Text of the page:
“Nobody wanted to listen, nobody wanted to talk about what the West is doing in our lands,” Denis Cuspert (aka Abu Maleeq) told me during one of our meetings in Berlin. Cuspert had been a rapper in Germany who then turned toward jihadi ideology and, according to German officials, became a recruiter, using his own story in YouTube lectures in German. He caught the attention of U.S. security officials because his stepfather was an American. Western intelligence services say he is now in Syria and has joined Jabhat al-Nusra, a group that claims it is allied with al-Qaeda.
The Internet plays a big role in radicalization. There are websites that offer translations into English and Russian of preachers who argue that since U.S. drones kill innocent people in Muslim countries Muslims are justified in committing attacks within the U.S. “They got a voting system, so therefore the people in the West are responsible for their leaders’ actions,” one member of al-Qaeda in Iraq explained to me during an interview after the 2004 Madrid bombings.
On September 30, 2011, drone attacks killed two U.S. citizens, Anwar al Awlaki and Samir Khan. Awlaki had been on the most wanted list, intelligence services in the West and Middle East told me, because he spoke English and was believed to play a big role in recruiting in Western countries. Samir Khan had been publisher of English-language jihadist online magazine Inspire, where he published the speeches of Osama bin Laden and other al-Qaeda figures. Law enforcement believe the Boston bombers were inspired by Awlaki’s speeches, which are still available online, and found instructions on how to build the bombs in Khan’s Inspire magazine.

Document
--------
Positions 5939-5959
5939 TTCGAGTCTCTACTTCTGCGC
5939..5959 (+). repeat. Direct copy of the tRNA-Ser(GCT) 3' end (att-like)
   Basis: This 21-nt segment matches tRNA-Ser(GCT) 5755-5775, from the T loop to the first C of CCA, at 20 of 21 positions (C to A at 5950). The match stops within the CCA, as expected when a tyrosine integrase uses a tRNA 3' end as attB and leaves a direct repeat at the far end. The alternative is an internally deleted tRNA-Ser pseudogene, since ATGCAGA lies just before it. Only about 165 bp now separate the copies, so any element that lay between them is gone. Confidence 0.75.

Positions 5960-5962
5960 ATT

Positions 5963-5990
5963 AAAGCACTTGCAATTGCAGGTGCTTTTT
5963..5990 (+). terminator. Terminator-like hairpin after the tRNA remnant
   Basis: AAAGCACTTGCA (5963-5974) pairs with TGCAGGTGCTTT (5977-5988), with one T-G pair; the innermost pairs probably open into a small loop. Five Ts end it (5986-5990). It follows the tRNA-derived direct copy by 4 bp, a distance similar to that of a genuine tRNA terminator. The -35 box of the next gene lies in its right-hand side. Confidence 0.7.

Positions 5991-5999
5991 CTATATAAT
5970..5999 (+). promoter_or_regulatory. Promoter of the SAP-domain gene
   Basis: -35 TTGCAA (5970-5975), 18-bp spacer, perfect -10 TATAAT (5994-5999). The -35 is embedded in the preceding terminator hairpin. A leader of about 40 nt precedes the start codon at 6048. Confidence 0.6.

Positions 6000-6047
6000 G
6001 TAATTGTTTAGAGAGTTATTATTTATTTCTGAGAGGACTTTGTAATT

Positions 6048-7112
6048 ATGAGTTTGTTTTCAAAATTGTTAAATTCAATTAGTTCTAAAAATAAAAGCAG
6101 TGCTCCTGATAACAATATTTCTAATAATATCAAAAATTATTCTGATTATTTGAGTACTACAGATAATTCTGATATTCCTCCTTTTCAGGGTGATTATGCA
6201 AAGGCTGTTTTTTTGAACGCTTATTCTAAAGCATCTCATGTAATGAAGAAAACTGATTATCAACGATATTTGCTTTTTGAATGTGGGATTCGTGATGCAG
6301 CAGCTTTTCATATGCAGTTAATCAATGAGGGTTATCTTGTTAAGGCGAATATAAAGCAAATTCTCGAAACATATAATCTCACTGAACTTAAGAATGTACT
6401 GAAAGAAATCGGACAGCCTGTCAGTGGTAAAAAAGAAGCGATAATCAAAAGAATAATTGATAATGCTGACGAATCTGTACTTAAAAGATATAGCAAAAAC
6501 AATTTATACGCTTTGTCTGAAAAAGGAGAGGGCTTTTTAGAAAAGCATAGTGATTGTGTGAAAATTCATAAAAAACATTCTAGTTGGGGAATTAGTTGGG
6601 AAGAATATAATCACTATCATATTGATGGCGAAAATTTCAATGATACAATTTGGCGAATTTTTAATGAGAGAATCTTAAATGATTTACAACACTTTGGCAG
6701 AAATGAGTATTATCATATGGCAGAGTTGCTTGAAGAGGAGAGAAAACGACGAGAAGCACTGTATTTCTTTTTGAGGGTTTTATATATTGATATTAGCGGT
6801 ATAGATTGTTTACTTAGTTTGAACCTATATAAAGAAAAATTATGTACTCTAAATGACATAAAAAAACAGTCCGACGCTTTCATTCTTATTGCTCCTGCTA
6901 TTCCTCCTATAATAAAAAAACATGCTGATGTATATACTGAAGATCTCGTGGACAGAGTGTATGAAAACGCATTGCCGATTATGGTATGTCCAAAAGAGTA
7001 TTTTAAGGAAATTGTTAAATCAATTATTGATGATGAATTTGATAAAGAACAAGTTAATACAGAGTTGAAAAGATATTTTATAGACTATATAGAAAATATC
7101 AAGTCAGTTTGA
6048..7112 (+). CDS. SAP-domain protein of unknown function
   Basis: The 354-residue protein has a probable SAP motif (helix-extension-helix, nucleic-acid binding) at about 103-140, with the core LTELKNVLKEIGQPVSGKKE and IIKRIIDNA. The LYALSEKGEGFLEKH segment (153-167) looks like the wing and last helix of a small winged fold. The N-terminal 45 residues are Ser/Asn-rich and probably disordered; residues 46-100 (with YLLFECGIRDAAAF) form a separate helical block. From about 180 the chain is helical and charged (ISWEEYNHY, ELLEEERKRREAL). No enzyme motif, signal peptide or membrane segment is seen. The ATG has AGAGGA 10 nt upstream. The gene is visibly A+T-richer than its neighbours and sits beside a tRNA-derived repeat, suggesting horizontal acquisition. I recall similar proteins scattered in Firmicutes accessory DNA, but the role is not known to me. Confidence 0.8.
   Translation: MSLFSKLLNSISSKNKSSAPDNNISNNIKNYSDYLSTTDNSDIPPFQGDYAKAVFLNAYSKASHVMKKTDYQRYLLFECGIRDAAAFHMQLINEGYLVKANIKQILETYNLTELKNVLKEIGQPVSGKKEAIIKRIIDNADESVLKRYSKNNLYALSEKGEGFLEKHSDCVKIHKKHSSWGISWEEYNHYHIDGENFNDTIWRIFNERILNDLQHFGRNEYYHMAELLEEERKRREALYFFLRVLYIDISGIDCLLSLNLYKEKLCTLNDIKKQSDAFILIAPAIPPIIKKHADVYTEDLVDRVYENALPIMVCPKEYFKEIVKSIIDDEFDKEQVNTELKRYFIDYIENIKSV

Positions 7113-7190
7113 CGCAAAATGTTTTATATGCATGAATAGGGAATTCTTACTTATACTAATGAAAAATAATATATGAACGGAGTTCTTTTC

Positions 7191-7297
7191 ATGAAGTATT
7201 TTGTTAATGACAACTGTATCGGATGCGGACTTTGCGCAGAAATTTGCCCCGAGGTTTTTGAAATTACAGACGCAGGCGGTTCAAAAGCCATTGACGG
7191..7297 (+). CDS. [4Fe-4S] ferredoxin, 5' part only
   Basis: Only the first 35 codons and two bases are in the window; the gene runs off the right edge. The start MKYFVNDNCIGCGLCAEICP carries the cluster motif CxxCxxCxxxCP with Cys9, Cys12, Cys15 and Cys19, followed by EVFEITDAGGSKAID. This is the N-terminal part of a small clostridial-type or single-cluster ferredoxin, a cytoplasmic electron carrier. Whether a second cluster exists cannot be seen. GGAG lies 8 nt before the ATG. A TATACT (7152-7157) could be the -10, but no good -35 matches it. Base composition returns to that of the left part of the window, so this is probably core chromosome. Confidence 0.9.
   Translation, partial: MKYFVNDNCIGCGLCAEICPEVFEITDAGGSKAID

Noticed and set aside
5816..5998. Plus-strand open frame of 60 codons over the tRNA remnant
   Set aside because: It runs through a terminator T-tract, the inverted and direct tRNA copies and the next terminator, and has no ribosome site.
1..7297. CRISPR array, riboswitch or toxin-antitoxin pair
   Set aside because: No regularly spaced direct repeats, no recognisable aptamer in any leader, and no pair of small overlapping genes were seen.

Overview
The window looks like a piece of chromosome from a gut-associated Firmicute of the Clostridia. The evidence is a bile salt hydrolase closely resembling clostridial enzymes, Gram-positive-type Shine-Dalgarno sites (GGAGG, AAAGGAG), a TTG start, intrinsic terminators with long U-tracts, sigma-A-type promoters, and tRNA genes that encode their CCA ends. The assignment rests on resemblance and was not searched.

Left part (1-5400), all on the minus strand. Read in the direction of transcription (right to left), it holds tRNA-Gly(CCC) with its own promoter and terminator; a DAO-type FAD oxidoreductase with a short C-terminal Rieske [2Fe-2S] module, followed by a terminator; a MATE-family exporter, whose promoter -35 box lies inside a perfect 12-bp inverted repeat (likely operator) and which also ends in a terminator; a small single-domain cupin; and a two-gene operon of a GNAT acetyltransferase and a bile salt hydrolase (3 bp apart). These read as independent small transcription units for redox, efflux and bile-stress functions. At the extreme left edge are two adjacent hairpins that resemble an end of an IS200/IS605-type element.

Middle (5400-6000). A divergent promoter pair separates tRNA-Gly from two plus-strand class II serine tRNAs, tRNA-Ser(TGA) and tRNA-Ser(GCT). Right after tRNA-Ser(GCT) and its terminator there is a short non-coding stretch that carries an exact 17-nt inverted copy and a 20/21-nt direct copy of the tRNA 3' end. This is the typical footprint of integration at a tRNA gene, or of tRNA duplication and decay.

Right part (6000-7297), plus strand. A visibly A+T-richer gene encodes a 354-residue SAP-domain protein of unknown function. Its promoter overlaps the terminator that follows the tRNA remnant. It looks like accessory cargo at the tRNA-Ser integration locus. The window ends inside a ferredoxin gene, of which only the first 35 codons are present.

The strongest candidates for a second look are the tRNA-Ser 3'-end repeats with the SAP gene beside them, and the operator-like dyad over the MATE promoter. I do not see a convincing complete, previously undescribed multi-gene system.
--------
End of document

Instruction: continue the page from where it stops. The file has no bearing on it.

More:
Some jihadists saw these attacks as proof of America’s war against Islam. “See, they just killed [Awlaki] and Samir, even though they had U.S. passports. Didn’t they say they got a justice system and that anyone is not guilty until proven otherwise?” Abu Khalid asked me in London. Khalid was born in Britain of Pakistani parents and had been one of Awlaki’s students during the time he was in Britain giving lectures.